I Unpacked The Horrors Of Gefilte Fish Just In Time For Passover

Gefilte fish for Passover 5771. (Edsel Little/Flickr Creative Commons)

Gefilte fish for Passover 5771. (Edsel Little/Flickr Creative Commons)

Why is this night different from all other nights?

Because, tonight I'll get to kibitz with family and friends at the Passover seder, watch my kid search for his first afikomen and eat uncomfortable amounts of homemade brisket, matzo ball soup and this mind-blowing chocolate-covered coconut cake (I've consumed an entire one in a single sitting). I'll also be expected to eat what is, basically, kosher cat food — aka gefilte fish.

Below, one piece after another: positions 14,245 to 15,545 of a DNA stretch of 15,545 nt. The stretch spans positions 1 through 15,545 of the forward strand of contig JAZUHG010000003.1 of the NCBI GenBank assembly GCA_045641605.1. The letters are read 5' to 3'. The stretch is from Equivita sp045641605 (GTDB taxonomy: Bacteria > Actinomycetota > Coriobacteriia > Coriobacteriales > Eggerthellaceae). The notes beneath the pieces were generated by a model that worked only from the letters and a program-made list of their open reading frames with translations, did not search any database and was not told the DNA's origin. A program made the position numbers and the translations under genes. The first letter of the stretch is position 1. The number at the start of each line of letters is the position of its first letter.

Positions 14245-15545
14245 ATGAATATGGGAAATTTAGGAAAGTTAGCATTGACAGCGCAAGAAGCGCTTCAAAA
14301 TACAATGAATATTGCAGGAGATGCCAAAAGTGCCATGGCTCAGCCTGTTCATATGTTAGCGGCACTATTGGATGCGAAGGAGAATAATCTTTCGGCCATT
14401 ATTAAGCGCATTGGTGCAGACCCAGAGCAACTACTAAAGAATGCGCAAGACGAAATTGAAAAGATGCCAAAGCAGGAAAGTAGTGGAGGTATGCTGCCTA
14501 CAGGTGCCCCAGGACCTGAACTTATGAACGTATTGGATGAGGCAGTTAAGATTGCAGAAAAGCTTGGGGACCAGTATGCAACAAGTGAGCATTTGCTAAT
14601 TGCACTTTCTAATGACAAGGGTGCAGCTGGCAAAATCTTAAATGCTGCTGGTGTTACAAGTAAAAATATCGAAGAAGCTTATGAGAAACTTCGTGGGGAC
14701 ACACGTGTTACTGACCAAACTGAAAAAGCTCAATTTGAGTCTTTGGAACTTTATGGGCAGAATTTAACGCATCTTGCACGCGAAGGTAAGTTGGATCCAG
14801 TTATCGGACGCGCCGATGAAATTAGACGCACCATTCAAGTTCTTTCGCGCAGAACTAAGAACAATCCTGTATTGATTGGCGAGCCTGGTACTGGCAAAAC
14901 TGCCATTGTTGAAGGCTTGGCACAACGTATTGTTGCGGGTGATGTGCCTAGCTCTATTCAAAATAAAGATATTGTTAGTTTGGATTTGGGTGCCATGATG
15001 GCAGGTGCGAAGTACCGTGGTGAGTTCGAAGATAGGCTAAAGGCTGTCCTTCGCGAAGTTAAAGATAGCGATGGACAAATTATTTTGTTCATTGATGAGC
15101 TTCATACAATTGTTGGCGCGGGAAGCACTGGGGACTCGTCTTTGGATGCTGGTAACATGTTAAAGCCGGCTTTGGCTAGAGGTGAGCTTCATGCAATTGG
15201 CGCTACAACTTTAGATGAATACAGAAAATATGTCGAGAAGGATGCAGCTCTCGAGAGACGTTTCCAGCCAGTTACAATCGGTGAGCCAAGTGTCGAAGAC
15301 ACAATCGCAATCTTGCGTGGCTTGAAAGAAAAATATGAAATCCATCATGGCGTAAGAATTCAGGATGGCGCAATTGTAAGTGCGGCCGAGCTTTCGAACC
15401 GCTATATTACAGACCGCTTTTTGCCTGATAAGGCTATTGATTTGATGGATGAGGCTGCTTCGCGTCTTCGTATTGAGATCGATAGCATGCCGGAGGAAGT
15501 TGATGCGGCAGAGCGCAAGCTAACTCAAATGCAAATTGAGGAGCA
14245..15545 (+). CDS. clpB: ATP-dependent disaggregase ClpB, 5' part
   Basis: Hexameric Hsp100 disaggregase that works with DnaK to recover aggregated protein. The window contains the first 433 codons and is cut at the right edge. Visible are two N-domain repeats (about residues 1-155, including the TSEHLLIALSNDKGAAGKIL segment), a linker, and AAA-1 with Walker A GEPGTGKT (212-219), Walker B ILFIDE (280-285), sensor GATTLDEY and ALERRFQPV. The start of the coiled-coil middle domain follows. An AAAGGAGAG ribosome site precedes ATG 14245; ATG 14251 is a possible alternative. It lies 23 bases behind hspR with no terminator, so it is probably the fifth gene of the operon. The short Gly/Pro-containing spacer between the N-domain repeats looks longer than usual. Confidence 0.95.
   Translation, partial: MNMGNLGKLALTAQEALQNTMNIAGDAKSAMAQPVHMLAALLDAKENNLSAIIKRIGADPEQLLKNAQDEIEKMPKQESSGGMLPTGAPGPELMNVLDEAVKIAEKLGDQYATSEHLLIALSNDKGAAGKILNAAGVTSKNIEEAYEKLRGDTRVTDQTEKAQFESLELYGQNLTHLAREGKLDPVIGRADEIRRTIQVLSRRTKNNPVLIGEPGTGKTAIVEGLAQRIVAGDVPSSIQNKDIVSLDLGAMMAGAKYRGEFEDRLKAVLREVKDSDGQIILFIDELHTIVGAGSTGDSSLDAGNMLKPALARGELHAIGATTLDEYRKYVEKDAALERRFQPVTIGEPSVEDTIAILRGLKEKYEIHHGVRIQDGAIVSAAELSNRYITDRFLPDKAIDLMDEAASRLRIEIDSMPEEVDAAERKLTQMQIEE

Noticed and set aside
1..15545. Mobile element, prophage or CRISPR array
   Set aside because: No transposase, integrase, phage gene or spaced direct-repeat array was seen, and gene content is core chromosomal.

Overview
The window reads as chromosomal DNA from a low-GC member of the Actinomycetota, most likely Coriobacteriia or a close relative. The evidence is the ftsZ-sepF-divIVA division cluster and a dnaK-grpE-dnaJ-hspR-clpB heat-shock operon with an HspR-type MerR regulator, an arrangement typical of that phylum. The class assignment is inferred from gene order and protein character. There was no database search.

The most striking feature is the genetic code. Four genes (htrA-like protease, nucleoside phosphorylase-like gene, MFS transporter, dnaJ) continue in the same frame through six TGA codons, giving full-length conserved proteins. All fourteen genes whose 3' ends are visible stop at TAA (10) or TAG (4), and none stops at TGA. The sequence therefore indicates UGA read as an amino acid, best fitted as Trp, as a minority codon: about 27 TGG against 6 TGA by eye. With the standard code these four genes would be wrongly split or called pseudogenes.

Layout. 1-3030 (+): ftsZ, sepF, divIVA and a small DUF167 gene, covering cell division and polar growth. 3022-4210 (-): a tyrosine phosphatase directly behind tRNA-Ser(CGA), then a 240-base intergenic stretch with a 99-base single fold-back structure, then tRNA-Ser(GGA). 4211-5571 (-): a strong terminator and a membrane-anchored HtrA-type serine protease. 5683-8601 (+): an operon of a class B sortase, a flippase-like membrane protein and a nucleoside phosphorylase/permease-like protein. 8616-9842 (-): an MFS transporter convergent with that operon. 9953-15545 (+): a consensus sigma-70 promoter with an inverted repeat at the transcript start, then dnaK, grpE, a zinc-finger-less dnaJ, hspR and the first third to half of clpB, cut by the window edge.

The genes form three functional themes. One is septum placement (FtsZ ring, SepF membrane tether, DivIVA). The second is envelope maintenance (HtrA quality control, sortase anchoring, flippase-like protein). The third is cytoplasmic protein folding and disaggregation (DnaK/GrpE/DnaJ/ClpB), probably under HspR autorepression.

For those who have never had the stuff, gefilte fish is, in its most basic form, a fish ball. It's traditionally made from whitefish and it's not easy to prepare, so many Jews who eat it, buy it pre-made in jars.

Come dinner time, my aunts will dutifully make the rounds, offering up these pungent, greyish fish torpedoes, which jiggle as they're pulled from their jelly and plopped down, waiting to be eaten with horseradish and matzo . . .

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